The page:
The last five centuries have been an era of colonial occupation, followed by independence in the late 20th century for some islands. Large-scale sugar cane plantations on the more fertile islands led to the importation of thousands of slaves from Africa, and indentured labor from Europe and Asia after the abolition of slavery in the early part of the 19th century.
The islands were occupied by a variety of colonial powers. Anguilla was settled by Britain in 1650 and remains under British rule. There was a very brief era of French occupation in 1666, and a short period of self-proclaimed independence in the 1960s.

St Martin’s history is more turbulent. Christopher Columbus is believed to have landed there on St Martin’s day in 1493. He named it ‘Isla de St Martin’ and claimed it for Spain, but the Spanish never occupied it. The island was divided between the Netherlands and France in the 1648 Treaty of Concordia, but for the following 150 years ownership was disputed by the French, the Dutch and the British. The Treaty of Concordia resumed in 1816, and the island remains divided into the Dutch area of Saint Maarten and the French area of Saint Martin. In the 40-year period from 1960 to 2000 the island was devastated by three hurricanes, Donna, Luis and Lenny.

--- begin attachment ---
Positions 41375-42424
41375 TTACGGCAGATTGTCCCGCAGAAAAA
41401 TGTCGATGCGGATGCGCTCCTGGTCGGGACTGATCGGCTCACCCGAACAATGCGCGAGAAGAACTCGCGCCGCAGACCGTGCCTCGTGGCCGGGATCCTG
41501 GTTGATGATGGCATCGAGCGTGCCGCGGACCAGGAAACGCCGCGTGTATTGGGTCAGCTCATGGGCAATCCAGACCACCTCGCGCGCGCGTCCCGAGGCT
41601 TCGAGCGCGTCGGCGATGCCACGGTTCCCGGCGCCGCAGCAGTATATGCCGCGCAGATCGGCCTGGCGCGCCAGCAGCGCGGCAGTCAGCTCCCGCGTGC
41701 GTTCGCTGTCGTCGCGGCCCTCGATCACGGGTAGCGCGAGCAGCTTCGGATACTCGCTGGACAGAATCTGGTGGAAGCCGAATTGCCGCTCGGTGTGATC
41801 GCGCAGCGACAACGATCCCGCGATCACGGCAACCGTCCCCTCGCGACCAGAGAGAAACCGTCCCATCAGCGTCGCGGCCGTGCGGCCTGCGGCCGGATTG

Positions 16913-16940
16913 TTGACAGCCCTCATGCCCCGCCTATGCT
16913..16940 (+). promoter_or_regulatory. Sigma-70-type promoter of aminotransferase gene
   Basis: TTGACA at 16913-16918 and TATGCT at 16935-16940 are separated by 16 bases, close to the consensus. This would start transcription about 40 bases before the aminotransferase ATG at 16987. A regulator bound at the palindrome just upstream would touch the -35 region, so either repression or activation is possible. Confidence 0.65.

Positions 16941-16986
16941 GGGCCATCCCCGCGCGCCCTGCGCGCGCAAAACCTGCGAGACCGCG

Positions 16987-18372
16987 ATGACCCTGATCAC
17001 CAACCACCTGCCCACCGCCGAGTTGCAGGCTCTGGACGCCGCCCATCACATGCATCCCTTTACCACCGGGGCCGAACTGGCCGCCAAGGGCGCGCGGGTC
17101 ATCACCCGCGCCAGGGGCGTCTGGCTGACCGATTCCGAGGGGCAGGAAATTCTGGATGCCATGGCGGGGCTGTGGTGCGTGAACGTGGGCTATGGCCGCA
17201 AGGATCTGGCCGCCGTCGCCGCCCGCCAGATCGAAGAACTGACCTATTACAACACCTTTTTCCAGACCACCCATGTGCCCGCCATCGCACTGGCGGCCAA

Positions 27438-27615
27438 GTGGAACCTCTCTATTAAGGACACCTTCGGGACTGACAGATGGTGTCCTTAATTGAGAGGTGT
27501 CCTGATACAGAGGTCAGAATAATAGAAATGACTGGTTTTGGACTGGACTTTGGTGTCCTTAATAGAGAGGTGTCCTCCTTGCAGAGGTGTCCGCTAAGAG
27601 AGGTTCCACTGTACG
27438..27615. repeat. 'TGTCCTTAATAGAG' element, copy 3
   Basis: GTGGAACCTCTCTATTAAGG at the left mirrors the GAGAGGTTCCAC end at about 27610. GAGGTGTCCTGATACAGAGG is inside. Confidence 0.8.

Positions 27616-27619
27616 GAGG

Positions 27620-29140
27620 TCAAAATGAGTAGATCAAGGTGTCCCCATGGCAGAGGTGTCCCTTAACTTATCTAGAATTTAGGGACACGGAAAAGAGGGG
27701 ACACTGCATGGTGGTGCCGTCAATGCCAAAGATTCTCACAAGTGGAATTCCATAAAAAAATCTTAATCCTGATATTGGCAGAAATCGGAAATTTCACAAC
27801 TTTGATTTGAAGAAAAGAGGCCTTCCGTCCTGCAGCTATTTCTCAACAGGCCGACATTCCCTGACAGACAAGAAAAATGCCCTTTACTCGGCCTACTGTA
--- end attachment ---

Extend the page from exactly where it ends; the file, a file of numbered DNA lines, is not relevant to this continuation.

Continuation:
Antigua and Barbuda were established as British colonies from 1632 and shared in the sugar cane and slavery history common to most of the Leeward Islands. Construction of a British naval dockyard began in 1725, and the most famous officer to serve there was Captain (later Admiral) Horatio Nelson. The restored dockyard remains, as part of Antigua’s national park. The nation of Antigua and Barbuda gained independence from Britain in 1981.